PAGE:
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ACORNs Fall: As editor-in-chief of, Quincy native Mike Flynn instrumental in helping uncover, report on abuses by community organizing group

Quincy native Mike Flynn does not believe people should credit him as one of the people who brought down ACORN with a continuing caught-on-video scandal.

"ACORN brought themselves down," Flynn said.

Flynn is editor in chief of, which has moved up to 30th place among the nation's most-read Web sites in its first two months of operation.

BigGovernment and ACORN -- the Associations of Community Organizations for Reform Now -- have been inescapably linked since the Web site went online Sept. 10 with the first of several undercover videos showing controversial discussions with community organizers in ACORN offices.

The videos were shot by James O'Keefe, 25, and Hannah Giles, 20. The pair posed as a pimp and a prostitute who sought advice on how to set up a brothel. ACORN officials in several cities were willing to advise the pair on how to set up a brothel or claim underage prostitutes as dependents for tax purposes.

Some of the ACORN workers showed no emotion when told that underage girls might be brought in from El Salvador to work in the brothel. In one instance, Hannah was advised to report her occupation as a "performing artist."

"We're just the mechanism for getting the word out" about ACORN's illegal activities, Flynn said.

Since the first ACORN video showed Baltimore community organizers encouraging the prostitution enterprise, there have been five other videos in cities all around the nation. All have shown ACORN office workers giving advice on illegal activities or topics they should have referred to law enforcement officials.

There are still more ACORN revelations to come.

"We're releasing another ACORN video on Monday," Flynn said. "It's kind of the same, but it's in a city where they said (O'Keefe and Giles) were thrown out, and they weren't."

Flynn does not tell how many more ACORN videos are coming, but said there will be "a few more."

QHS grad has love for politics

Flynn, 42, is a son of John and Alana Flynn of Quincy, and a 1985 graduate of Quincy High School. He has been involved in policy and politics for 20 years, and believes all that work was leading up to his job directing a Web site that he hopes will be the one place people will go to get informed on political topics.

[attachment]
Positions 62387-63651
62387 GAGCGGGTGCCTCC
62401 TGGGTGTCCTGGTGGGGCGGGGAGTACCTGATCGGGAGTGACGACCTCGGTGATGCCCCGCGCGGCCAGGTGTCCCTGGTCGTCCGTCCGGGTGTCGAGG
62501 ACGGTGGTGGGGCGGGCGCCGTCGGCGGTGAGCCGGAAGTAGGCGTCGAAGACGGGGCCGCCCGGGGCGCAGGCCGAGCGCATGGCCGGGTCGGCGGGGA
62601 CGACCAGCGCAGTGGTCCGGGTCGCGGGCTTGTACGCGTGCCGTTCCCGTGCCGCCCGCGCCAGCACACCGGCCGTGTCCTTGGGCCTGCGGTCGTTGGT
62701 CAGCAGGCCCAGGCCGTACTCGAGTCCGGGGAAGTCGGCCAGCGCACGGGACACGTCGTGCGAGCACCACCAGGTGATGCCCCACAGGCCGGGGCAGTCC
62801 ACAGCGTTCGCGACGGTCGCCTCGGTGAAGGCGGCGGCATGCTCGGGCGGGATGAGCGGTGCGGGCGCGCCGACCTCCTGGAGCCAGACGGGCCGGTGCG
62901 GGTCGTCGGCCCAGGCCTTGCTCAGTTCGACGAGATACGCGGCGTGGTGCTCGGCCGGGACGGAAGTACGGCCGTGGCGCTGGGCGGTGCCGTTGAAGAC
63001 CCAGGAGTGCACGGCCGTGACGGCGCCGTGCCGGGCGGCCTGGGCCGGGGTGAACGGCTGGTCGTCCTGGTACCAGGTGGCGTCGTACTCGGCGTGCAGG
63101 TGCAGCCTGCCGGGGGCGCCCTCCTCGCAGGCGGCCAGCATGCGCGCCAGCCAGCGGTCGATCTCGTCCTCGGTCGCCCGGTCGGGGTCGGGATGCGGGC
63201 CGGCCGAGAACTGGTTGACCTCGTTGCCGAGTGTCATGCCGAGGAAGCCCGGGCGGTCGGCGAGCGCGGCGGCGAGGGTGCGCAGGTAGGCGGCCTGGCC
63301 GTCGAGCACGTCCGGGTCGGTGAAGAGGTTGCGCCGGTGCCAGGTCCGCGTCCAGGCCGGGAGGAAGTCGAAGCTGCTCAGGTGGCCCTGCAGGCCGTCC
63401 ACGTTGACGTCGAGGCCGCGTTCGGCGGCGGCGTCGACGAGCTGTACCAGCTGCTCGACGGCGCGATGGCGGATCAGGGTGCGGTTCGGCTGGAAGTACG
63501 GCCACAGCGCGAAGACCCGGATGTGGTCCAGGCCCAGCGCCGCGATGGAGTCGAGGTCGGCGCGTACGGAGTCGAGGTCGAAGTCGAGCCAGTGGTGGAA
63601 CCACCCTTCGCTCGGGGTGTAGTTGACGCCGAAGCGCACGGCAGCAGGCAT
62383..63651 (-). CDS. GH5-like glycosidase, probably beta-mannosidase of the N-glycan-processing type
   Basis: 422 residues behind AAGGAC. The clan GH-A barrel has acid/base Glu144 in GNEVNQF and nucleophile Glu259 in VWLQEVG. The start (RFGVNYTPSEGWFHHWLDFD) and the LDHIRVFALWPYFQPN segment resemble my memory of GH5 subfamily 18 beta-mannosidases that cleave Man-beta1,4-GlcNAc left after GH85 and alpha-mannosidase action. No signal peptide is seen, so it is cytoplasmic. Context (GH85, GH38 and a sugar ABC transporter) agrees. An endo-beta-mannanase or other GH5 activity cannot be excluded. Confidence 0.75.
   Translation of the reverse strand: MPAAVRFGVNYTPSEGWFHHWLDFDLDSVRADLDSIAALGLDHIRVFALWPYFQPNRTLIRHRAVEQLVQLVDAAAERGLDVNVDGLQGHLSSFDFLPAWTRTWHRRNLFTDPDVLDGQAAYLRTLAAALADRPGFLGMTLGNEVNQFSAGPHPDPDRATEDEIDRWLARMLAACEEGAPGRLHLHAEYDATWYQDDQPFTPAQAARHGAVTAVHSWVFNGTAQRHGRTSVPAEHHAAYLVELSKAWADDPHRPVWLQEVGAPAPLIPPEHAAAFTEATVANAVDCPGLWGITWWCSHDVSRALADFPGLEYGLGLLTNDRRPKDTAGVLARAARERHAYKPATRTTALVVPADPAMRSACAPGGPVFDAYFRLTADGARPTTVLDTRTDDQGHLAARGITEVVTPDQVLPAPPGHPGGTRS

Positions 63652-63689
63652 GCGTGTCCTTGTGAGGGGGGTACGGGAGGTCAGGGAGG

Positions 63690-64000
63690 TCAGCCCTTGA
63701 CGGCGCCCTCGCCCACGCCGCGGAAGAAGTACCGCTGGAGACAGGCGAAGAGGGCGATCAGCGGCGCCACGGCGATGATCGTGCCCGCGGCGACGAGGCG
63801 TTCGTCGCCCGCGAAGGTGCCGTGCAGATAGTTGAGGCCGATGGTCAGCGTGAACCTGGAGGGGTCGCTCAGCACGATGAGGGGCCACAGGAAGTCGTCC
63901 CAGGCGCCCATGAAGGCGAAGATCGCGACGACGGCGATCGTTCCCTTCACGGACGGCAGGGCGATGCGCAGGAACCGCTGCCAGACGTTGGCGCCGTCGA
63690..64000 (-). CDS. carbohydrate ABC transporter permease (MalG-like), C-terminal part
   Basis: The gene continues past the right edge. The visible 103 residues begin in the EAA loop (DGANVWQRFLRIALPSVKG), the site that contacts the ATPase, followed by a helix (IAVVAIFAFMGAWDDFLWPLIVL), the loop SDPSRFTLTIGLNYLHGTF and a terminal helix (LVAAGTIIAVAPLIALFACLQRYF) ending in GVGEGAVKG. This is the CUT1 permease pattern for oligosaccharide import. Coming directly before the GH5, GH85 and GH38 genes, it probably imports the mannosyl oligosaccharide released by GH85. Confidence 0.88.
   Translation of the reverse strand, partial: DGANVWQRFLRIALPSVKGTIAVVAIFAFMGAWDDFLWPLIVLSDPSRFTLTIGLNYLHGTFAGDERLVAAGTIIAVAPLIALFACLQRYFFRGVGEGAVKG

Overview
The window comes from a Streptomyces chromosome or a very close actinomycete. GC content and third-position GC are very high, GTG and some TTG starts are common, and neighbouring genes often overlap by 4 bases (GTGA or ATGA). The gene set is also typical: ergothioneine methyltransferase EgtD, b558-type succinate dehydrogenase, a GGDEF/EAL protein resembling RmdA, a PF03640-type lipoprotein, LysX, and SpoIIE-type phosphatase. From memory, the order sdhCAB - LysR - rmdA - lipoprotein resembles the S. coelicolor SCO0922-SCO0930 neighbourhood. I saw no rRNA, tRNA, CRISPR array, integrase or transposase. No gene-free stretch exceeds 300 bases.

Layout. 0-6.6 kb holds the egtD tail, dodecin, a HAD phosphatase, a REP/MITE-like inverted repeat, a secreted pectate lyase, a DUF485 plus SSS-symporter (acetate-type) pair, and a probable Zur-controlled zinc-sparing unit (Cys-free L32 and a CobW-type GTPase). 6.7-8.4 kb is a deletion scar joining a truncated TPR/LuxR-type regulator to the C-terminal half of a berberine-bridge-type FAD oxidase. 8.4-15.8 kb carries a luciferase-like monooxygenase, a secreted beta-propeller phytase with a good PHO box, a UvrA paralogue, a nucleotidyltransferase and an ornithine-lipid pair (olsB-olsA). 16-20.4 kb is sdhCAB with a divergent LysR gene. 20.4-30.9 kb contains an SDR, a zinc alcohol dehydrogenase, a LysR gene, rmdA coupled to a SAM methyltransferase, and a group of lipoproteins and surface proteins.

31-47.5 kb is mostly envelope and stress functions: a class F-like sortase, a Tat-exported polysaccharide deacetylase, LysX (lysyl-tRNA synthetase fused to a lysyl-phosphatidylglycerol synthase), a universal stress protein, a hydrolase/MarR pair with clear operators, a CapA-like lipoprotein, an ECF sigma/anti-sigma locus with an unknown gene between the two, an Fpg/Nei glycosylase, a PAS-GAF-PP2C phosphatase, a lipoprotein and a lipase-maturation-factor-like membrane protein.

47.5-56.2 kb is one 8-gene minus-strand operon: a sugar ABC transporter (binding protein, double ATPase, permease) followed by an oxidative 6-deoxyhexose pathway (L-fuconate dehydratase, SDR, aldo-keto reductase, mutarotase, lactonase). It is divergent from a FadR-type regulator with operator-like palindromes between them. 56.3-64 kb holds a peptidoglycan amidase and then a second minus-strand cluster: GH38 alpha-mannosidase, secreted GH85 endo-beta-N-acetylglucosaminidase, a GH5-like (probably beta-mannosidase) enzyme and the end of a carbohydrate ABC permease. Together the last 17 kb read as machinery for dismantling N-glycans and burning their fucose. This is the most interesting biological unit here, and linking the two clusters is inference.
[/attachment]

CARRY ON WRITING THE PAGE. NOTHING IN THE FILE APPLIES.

BigGovernment is owned by, the brainchild of Andrew Breitbart, who has created a conservative/libertarian online empire since launching his first site in 1995. The site carries a mix of news and conservative commentary.

Breitbart created his first blog in 1995 and has several high-traffic sites such as BigHollywood, BigTV and BigGovernment.

During a video interview with Eric Olsen, publisher of Technorati/Blogcritics, Breitbart describes himself as a conservative pundit, a provocateur and a newsman. Breitbart said he was a liberal during his college days, but has become a conservative. He said people accept his political opinions because "I admit what my bias is."

Flynn first became acquainted with Breitbart in 2004 when Flynn's wife, Maura, was working on the documentary "Michael Moore Hates America" and interviewed Breitbart. Flynn and Breitbart struck up a friendship.

When the idea for BigGovernment came up, Breitbart asked Flynn's advice on who should run the Web site. After several back-and-forth sessions, Breitbart offered the job to Flynn.

Breitbart and many of the writers and other staff members are in California, while Flynn is on the East Coast, so operational discussions come late in Flynn's day.

"Most of my job as editor in chief is shepherding and assigning these stories. We have been receiving document dumps of information, literally," Flynn said.

The busy schedule is not expected to slow anytime soon. Next year will be an election year. BigGovernment also will spin off some new sites, such as BigEducation, BigEnvironment, BigJournalism and BigTolerance.

While Flynn is still interested in government, he believes there are unintended consequences from legislation that is not well thought out.